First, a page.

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"Facebook Effect" Author Coming To Louisville

By Rick Howlett

The author of a new book about Facebook will be in Louisville this week to discuss his research into the social networking site and its extraordinary growth.

David Kirkpatrick is a former senior editor for Internet and technogy at Fortune magazine. The book is called The Facebook Effect: The Inside Story of the Company That Is Connecting the World.       Kirkpatrick says he had the full cooperation of Facebook founder Mark Zuckerberg and his key staff at the company’s California headquarters.

“I’ve worked as a business journlist for 25 years.   I’ve never had this kind of access on any story I’ve ever done before.   The book really, I think, reflects that–there are amazing stories in there that you read and think, ‘who the heck could have possibly told him that?’   These people don’t know what not to say because they’re only 25 years old,”   he said in an interview with WFPL last week.

Kirkpatrick will talk about his book Wednesday evening at the Louisville Free Public Library.     The event is free but tickets are required.

Our complete interview with Kirkpatrick is below.

Audio MP3

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Arts and Humanities Local News

Library to Get Computers with Grant from E.ON U.S.

By Elizabeth Kramer

The Louisville Free Public Library’s main branch will soon be getting nearly 100 computers its purchasing with a new grant.

The $150,000 grant from E.ON U.S., which owns the Louisville Gas and Electric Company, is helping pay for the computers. They’ll be installed into three areas of the library’s main branch that were constructed after the severe damage from last summer’s flood.

Craig Buthod is the library’s director.

“We’ll be putting in touch screen, large screen, computers,” Buthod says. “They’ll go into teen library and the children’s library and they’ll be used for access to the Internet, access to homework materials.”

Buthod says computers will also equip a new adult education center.

“The adult center will have classrooms for teaching basic literacy and intermediate literacy, for GED preparation and for college-bound classes all taught by Jefferson County Public Schools,” Buthod says.

The adult education center is slated to open in October.

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Local News

Public Input Sought on Fairdale Library

by Stephanie Crosby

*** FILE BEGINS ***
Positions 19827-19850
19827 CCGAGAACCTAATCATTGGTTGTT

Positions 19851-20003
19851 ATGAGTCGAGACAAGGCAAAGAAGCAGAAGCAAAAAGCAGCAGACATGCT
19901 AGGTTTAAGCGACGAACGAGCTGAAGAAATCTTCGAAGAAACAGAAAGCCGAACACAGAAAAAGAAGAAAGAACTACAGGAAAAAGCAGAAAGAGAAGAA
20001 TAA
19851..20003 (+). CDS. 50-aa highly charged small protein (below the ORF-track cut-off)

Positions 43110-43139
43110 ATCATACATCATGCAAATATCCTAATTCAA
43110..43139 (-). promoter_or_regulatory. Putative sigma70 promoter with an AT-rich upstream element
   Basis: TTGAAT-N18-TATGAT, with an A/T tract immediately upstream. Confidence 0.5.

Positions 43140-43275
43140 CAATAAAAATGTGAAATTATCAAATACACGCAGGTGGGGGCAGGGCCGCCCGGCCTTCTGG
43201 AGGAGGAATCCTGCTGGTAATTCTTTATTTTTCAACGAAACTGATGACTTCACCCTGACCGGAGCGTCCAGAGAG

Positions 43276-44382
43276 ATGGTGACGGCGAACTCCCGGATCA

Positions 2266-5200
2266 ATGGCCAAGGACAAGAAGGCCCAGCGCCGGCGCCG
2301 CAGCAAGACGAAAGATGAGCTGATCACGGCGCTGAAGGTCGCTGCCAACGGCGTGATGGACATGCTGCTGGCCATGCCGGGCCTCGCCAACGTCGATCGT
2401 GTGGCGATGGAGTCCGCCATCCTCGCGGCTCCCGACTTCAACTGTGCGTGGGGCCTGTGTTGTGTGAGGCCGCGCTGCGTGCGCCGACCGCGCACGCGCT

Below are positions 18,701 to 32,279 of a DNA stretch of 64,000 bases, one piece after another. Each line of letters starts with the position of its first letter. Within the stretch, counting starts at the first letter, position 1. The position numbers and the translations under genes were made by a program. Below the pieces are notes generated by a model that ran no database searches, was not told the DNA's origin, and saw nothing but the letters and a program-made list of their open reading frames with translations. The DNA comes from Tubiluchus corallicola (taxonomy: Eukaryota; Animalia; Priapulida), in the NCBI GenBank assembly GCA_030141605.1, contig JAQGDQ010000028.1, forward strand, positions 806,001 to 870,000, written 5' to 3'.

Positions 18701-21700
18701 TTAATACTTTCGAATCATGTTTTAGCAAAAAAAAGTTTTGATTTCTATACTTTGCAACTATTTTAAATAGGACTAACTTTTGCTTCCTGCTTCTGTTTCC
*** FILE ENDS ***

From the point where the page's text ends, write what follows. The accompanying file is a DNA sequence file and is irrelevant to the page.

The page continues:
A new library is planned for the Fairdale community and a public meeting tomorrow night will seek public comment on what should be included in the new facility.

Mayor Jerry Abramson announced last month he would include one-million dollars for a new Fairdale branch in his budget proposal, combined with another million dollars from the previous year’s budget.

Library Director Craig Buthod says the current library is cramped.

“This location has served us well for the last twelve years, but it’s a crowed space,” says Buthod. “There is limited space for public computers, we only have seven or eight computers here, we have limited space for books, all of that will be solved in the new library.”

The meeting about the new library will be held Tuesday evening at 6:30 at the existing Fairdale library.

More public meetings will be held next week for a proposed separate, southwest regional library.

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Local News

Library Book Sale Is This Weekend

The Friends of the Louisville Free Public Library will have their annual book sale this weekend.

The group’s Lauren Kallmeyer says the sale will take place at Butler High School.

“The bulk of the money that we use to fund programming at the library come from this book sale, so a lot of this programming that the library does not have money available comes from the Friends of the Library.”

A preview for Friends members will be held tonight from 6:00 to 9:00.

The public sale is from 9:00am-5:00pm tomorrow and 1:00pm-5:00pm Sunday.

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Local News

New Fairdale Library Proposed in Mayor's Budget

by Stephanie Crosby.

A new library and a library expansion are included in Mayor Jerry Abramson’s budget proposal, to be presented tomorrow afternoon to the Metro Council.

The two-million dollar, brand new library in Fairdale would be built on property adjacent to the existing library. Abramson says it would be paid for with one-million dollar from this year’s capital budget and one-million dollars that was set aside in last year’s budget.

Library Director Craig Buthod says the new Fairdale facility will look almost exactly like the library just constructed in Newburg.

“I expect we’ll have three times as many public computers in the new library that we have here,” says Buthod. “We’ll have at least twice, maybe three times the seating, so more students can come in at the same time. We’ll have more books and we’ll have more audio-visual materials, everything about the library will be upgraded.”

Also included in the mayor’s budget proposal is a one-point-eight million dollar expansion of the Shawnee Library. That money is proposed to come from the federal Community Development Block Grant.

The budget still must be approved by the Metro Council.

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Local News

Vanderbilt Biographer To Speak In Louisville

By Rick Howlett

Pulitizer Prize winning author T.J. Stiles will speak this week at the Louisville Free Public Library.

Stiles won the 2010 Pulitzer for his biography of industry tycoon Cornelius Vanderbilt.

He says he decided to pursue the project in part because there had never been a major biography written about Vanderbilt.

“The length of his life is just remarkable. He was born in 1794, during the presidency of George Washington. When he died in 1877, Grant was president, Reconstruction had come to an end and Vanderbilt had actually made deals personally with John D. Rockefeller,”  Stiles said last week in a WFPL interview.  

Stiles will speak and answer at the Louisville Free Public Library Wednesday at 7:00pm. The event is free but tickets must be obtained from the library.